Tester, Daines discuss aid package that passed Senate


Last updated 3/26/2020 at 11:39am

Steve Daines

Montana's U.S. Sens. Jon Tester and Steve Daines each held conference calls Wednesday and discussed an update on the coronavirus economic relief package, which unanimously passed the Senate later Wednesday.

The U.S. House of Representatives is expected to vote on the $2 trillion aid package Friday.

Both senators said the bill will help Montana and the nation deal with the coronovirus pandemic, although Tester was critical of the process leading up to Wednesday's vote.

He said he has spent the last few weeks talking to Montana workers, small business owners, health care professionals, mayors and other community leaders about what they need to best elevate the effects of the coronavirus outbreak.

"So, when Majority Leader Mitch McConnell forced the Senate to vote on a Republican-only package last Sunday night, it was on a bill that failed really to make the investments they would need, that folks told me they need and they needed urgently," he said, "Instead, it was nearly a $2 trillion dollar check for the largest corporations and it ignored the urgent needs Montanans. It created a slush fund that would've allowed the Treasury Department to unilaterally pick which business got taxpayer dollars without any real guardrails prohibiting corporate bonuses or layoffs or stocks buybacks, not to mention the names of businesses receiving money would be kept a secret for up to six months."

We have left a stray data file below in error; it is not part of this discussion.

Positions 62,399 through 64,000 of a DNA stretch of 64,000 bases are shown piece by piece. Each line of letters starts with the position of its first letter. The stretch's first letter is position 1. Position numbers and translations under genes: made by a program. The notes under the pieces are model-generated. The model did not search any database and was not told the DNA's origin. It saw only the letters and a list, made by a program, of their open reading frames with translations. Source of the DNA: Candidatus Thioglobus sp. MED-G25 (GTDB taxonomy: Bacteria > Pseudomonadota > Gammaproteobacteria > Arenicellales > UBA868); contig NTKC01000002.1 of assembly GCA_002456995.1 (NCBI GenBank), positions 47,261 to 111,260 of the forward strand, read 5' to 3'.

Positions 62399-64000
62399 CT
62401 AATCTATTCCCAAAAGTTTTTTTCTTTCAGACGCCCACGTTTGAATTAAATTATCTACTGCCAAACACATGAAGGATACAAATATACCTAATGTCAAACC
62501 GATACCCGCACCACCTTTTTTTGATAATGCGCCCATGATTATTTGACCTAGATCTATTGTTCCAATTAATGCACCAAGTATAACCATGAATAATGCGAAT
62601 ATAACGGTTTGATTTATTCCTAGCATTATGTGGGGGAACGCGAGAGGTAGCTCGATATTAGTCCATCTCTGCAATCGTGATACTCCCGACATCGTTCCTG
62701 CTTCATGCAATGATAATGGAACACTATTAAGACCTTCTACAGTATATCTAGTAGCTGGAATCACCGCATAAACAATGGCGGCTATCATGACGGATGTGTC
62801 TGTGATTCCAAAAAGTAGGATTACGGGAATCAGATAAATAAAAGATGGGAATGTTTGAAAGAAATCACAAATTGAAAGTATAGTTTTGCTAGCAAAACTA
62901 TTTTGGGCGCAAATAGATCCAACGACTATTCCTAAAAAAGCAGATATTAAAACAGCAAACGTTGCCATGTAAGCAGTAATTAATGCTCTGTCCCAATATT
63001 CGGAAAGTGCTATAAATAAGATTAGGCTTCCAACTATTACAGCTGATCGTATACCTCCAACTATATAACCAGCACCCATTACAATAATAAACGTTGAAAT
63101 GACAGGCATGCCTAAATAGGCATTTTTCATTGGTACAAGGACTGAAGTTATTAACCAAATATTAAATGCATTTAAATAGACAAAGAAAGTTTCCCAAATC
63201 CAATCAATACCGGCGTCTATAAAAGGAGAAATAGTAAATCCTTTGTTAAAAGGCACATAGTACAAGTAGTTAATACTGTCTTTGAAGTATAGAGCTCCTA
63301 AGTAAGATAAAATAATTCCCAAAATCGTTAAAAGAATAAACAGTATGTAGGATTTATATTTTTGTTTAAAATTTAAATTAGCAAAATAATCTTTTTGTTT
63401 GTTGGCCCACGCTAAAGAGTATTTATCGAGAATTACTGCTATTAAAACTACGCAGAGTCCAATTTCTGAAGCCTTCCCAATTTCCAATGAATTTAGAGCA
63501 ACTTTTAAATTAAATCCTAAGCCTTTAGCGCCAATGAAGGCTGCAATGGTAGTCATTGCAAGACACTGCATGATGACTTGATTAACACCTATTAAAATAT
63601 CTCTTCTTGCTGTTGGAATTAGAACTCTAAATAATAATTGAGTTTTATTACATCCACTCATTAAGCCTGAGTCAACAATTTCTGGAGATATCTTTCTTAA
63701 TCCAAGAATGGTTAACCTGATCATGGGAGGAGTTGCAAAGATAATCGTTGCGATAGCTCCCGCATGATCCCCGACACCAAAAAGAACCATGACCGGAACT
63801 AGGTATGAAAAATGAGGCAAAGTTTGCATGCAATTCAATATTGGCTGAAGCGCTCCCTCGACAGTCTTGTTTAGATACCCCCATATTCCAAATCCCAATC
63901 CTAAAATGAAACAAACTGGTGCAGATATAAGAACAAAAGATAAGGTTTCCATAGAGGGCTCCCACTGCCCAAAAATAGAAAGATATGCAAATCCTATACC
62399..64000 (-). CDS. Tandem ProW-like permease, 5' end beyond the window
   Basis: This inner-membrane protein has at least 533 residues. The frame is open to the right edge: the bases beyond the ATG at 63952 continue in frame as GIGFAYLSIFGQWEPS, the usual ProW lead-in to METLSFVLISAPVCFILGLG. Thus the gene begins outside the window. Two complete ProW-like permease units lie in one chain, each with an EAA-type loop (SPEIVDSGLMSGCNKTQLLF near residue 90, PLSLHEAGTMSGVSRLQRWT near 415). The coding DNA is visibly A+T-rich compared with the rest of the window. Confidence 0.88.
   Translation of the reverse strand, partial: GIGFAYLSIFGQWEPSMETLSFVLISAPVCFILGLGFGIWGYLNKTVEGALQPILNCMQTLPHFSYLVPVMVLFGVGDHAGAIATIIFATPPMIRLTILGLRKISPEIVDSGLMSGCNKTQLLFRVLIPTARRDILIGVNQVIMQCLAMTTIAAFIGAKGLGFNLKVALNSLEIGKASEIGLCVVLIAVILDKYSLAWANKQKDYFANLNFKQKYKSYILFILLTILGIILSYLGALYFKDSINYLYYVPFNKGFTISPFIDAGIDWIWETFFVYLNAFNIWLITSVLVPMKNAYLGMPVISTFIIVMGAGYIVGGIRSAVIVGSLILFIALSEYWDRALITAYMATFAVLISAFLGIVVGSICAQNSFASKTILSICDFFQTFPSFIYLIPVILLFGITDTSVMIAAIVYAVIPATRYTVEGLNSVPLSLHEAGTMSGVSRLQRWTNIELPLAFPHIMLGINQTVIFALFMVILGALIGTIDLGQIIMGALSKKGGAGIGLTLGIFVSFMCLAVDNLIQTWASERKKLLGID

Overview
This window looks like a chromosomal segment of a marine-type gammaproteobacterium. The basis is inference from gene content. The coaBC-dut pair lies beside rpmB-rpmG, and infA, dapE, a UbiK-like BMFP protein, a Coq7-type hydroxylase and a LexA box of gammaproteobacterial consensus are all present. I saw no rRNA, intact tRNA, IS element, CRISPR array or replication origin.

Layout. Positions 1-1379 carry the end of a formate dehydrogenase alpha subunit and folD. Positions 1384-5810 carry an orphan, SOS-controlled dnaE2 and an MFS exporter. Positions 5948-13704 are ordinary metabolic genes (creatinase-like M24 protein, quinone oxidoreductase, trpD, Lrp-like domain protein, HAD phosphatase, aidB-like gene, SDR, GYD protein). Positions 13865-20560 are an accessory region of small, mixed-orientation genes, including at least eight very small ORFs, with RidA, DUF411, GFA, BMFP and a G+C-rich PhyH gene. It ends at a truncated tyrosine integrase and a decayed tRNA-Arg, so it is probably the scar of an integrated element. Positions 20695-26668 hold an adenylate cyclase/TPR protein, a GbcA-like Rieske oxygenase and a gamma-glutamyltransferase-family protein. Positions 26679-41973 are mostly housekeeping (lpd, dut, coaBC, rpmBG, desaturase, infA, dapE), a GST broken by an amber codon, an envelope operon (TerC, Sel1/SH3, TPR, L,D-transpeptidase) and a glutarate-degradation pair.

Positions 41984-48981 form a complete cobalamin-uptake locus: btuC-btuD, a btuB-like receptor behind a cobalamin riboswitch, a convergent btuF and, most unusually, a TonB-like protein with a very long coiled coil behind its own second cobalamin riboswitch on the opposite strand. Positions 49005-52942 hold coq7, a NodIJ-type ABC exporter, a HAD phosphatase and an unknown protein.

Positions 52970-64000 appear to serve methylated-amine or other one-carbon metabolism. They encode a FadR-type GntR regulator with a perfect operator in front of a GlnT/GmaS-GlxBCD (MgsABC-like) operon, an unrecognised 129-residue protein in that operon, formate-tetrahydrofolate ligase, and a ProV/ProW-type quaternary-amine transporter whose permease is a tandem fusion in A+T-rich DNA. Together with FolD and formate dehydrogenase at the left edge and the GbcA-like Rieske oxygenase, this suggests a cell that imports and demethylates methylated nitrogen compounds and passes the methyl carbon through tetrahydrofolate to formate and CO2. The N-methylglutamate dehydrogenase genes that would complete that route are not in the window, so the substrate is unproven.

He said any of that release is selling everyone a bill of goods, and that's just not Montana common sense.

When McConnell brought up the bill again Monday, Tester said, after Republicans said the bill needs to pass as is, "I said no, we need to get a better deal for Montana and a better deal for this country."

He added that over the last 72 hours the McConnell bill turned into what he thought was much better, and he hopes the bill will provide more assistance to families and resources to health care workers who are on the front lines.

"I believe, with the improvements we've made to this bill, it'll help provide the next phase of critical urgent relief that Montanans, small businesses and their employees, the hospitals, the communities that have been hit hardest hit desperately," he said. "What's in this bill ... it includes $10 billion dollars for (Small Business Administration) emergency grants up to $10,000 to provide immediate relief to small businesses, and it includes my legislation to cover six months of payments for small businesses with SBA loans, $17 billion to cover six months of payments for small businesses with existing SBA loans and a small business protection program to provide loans for small businesses nonprofits; veteran and self-employed individuals to cover eight weeks of payroll, mortgage interest, rent and utility cost that will be up to 100 percent forgivable for the Main Street businesses, providing that they fully maintain their workforce after this crisis ever."

It raises the maximum unemployment insurance payments to ensure laid off workers on average receive their full pay for four months, Tester said, and it establishes robust work protections attached to all federal loans for all businesses.